If MenuBarItem Is Nothing Then
                MenuBarItem = DirectCast(MainMenuBar.Controls.Add( _
                    Office.MsoControlType.msoControlPopup), _
                    Office.CommandBarPopup)
                MenuBarItem.Caption = "&Demo Code"
                MenuBarItem.Visible = True
                MenuBarItem.Tag = MENU_TAG
    
                Dim cbb As Office.CommandBarButton
    
                cbb = DirectCast(MenuBarItem.Controls.Add( _
                    Office.MsoControlType.msoControlButton, _
                    Temporary:=True),Office.CommandBarButton)
                cbb.Caption = "Spell Check"
                cbb.Visible = True
                AddHandler cbb.Click, AddressOf MenuItem_Click
            End If
    
        Catch ex As Exception
            MessageBox.Show(ex.Message, _
                ex.Source, MessageBoxButtons.OK, MessageBoxIcon.Error)
        End Try
    End Sub
    
    // C#
    private void CreateMenus() 
    {
        // Set up Command Bars.
        Office.CommandBar MainMenuBar;
        Office.CommandBarPopup MenuBarItem;
    
        try 
        {
            MainMenuBar = ThisApplication.CommandBars["Menu Bar"];
    
        // Attempt to find the existing menu bar item.
        MenuBarItem = (Office.CommandBarPopup) 
            MainMenuBar.FindControl(
            Office.MsoControlType.msoControlPopup, 
            Type.Missing, MENU_TAG, Type.Missing, Type.Missing);
    
        if ( MenuBarItem == null ) 
        {
            MenuBarItem = (Office.CommandBarPopup)
                MainMenuBar.Controls.Add(
                Office.MsoControlType.msoControlPopup, 
                Type.Missing, Type.Missing, Type.Missing, Type.Missing);
            MenuBarItem.Caption = "&Demo Code";
            MenuBarItem.Visible = true;
            MenuBarItem.Tag = MENU_TAG;
    
            Office.CommandBarButton cbb;
    
            cbb = (Office.CommandBarButton)MenuBarItem.Controls.Add(
                Office.MsoControlType.msoControlButton, Type.Missing, 
                Type.Missing, Type.Missing, true);
          cbb.Caption = "Spell Check";
          cbb.Visible = true;
          cbb.Click += new Microsoft.Office.Core.
              _CommandBarButtonEvents_ClickEventHandler(MenuItem_Click);
        }
      } 
      catch (Exception ex)
      {
        MessageBox.Show(ex.Message, ex.Source, 
            MessageBoxButtons.OK, MessageBoxIcon.Error);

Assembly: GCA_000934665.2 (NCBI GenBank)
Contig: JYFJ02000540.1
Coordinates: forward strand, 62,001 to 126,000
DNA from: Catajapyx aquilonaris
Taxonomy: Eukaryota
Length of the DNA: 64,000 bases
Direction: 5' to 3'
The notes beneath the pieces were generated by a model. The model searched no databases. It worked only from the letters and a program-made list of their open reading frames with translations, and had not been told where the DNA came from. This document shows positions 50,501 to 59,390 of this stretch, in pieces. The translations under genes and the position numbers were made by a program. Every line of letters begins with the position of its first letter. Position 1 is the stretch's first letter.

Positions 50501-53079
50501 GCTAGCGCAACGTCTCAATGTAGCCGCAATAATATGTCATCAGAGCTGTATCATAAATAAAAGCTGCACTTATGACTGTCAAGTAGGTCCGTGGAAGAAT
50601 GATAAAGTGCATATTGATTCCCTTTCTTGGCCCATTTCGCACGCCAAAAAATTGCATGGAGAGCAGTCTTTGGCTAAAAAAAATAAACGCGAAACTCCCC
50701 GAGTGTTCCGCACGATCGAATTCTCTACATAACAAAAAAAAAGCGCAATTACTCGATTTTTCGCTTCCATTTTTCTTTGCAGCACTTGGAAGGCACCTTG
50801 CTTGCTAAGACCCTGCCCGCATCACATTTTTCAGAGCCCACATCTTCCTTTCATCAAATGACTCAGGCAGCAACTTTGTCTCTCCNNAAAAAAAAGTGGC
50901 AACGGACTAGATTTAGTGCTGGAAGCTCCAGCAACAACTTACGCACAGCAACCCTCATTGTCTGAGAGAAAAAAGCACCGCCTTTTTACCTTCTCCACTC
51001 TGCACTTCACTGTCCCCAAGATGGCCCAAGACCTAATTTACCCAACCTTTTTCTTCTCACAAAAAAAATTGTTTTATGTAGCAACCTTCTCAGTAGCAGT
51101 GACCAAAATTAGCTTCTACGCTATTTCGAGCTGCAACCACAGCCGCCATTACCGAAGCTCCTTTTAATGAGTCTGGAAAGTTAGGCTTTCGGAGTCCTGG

}
    }
    
    
  3. Create the procedure to remove the menu items when you close the document:
    ' Visual Basic
    Private Sub RemoveMenus()
        Dim MenuBarItem As Office.CommandBarPopup
        Try
            Dim MainMenuBar As Office.CommandBar = _
                ThisApplication.CommandBars("Menu Bar")
    
        ' Need to locate the custom menu item again.
        MenuBarItem = DirectCast(MainMenuBar.FindControl( _
            Office.MsoControlType.msoControlPopup, Tag:=MENU_TAG), _
            Office.CommandBarPopup)
        If Not MenuBarItem Is Nothing Then
            MenuBarItem.Delete()
        End If
    
        Catch
            ' If there's an error, don't complain.
        End Try
    End Sub
    
    // C#
    private void RemoveMenus() 
    {
        Office.CommandBarPopup MenuBarItem;
        try 
        {
            Office.CommandBar MainMenuBar = 
               ThisApplication.CommandBars["Menu Bar"];
    
        // Need to locate the custom menu item again.
        MenuBarItem = (Office.CommandBarPopup)MainMenuBar.FindControl(
            Office.MsoControlType.msoControlPopup, 
            Type.Missing, MENU_TAG, Type.Missing, Type.Missing);
        if (MenuBarItem != null) 
            {
            MenuBarItem.Delete(true);
            }
        }
        catch
        {
        // If there's an error, don't complain.
        }
    }
    
    
  4. Write code in the existing Open event handler for ThisDocument to initialize the menu items:
    ' Visual Basic
    Private Sub ThisDocument_Open() Handles ThisDocument.Open
        CreateMenus()
    End Sub
    
    // C#
    protected void ThisDocument_Open()
    {
        CreateMenus();
    }
    
    
  5. Write code in the existing Close event handler for ThisDocument to remove the menu item when you close the document:
    ' Visual Basic
    Private Sub ThisDocument_Close() Handles ThisDocument.Close
        RemoveMenus()
    End Sub
    
    // C#
    protected void ThisDocument_Close()
    {
        RemoveMenus();
    }
    
    
  6. Save your work and test by running the project.

    You should be able to access the Load Spell Checker item from the Demo Code menu.

Conclusion

Accessing the Word spelling checker is easy, once you learn how to invoke the built-in collection of Dialog objects in Word. After you create your project by using Visual Studio Tools for the Microsoft Office System, you can write a procedure to invoke the spelling checker dialog box, and create a menu item to call your code.